Christopher B. Chuff is an associate and Joanna Cline and Matthew Greenberg are partners at Pepper Hamilton LLP. This post is based on a recent Pepper memorandum by Mr. Chuff, Ms. Cline, Mr. Greenberg, and Taylor Bartholomew. This post is part of the Delaware law series; links to other posts in the series are available here. Related research from the Program on Corporate Governance includes Independent Directors and Controlling Shareholders by Lucian Bebchuk and Assaf Hamdani (discussed on the Forum here).

On June 11, the Delaware Court of Chancery issued important guidance [1] to boards of directors of Delaware corporations and their controlling stockholders seeking to utilize the dual protections of MFW [2]—a special committee and a majority of the minority vote—to insulate themselves from fiduciary liability in connection with various corporate transactions.

First, the court held that when a corporation’s board or the corporation’s controller bypasses the special committee and negotiates directly with the corporation’s minority stockholders, MFW cleansing and the resulting application of business judgment review will be unavailable.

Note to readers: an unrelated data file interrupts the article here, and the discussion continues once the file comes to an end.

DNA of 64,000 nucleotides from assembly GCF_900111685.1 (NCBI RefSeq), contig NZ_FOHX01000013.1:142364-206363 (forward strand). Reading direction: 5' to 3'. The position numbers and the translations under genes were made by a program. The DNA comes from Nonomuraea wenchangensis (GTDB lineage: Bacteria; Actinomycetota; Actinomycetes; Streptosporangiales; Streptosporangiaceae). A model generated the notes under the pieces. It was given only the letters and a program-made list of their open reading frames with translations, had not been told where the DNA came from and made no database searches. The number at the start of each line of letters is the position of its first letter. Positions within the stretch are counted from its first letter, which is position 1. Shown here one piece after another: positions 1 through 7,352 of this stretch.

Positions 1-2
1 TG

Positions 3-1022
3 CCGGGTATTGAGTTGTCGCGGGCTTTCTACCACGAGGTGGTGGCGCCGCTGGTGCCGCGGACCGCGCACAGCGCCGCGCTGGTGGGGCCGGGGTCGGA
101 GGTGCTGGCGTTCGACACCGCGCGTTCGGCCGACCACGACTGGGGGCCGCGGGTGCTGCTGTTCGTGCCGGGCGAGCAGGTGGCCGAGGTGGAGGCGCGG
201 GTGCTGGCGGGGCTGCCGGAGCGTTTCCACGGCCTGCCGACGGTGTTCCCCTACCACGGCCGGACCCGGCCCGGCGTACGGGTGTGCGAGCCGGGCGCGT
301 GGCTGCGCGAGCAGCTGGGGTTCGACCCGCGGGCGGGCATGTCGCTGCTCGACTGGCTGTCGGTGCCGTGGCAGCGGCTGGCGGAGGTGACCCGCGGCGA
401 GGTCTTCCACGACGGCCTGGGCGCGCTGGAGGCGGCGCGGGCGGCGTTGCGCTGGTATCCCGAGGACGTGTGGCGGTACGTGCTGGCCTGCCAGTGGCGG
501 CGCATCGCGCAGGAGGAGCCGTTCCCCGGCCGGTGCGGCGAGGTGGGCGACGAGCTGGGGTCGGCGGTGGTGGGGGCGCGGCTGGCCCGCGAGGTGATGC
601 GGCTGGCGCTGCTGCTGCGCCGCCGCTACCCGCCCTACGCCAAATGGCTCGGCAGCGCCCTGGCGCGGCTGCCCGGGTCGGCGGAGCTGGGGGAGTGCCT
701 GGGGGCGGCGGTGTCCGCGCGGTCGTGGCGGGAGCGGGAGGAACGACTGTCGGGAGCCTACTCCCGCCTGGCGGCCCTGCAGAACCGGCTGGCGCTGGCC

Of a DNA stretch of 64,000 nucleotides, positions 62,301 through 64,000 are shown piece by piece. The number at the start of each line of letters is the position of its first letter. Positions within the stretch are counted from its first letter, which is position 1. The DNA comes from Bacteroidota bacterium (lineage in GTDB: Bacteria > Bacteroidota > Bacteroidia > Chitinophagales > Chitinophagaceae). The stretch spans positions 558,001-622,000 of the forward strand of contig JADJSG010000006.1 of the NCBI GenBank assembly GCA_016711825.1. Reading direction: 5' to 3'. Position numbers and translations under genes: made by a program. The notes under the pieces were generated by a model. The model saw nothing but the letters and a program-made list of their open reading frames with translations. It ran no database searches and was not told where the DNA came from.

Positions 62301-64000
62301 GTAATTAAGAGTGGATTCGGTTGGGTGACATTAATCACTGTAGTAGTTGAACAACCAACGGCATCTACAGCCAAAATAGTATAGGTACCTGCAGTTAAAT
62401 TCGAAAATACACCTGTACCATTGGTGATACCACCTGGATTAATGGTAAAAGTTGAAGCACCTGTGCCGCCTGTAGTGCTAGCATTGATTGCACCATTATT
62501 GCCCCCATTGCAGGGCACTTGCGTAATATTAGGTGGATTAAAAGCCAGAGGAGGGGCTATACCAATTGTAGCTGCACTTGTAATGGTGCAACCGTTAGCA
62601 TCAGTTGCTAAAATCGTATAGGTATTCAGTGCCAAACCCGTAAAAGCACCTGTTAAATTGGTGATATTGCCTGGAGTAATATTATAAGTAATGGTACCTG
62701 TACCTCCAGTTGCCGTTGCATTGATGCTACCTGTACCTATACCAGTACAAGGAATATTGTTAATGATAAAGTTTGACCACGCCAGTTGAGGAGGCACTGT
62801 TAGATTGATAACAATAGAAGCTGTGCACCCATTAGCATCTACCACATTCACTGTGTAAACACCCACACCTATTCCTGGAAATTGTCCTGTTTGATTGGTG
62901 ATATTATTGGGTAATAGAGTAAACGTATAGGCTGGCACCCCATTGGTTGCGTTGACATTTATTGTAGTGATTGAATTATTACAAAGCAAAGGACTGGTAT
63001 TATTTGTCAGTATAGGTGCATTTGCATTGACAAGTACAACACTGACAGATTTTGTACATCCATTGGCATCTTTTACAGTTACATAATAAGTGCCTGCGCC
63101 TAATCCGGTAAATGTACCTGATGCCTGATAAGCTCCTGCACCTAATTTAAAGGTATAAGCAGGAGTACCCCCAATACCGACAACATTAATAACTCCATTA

Second, the court held that when a corporation and its controller empower a special committee to consider and “say no” to various transaction alternatives, but retain the authority to pursue an alternative that is detrimental to the minority, any resulting special committee and stockholder approval of the transactions submitted for their approval will be found to be tainted by coercion, such that MFW cleansing will be unobtainable.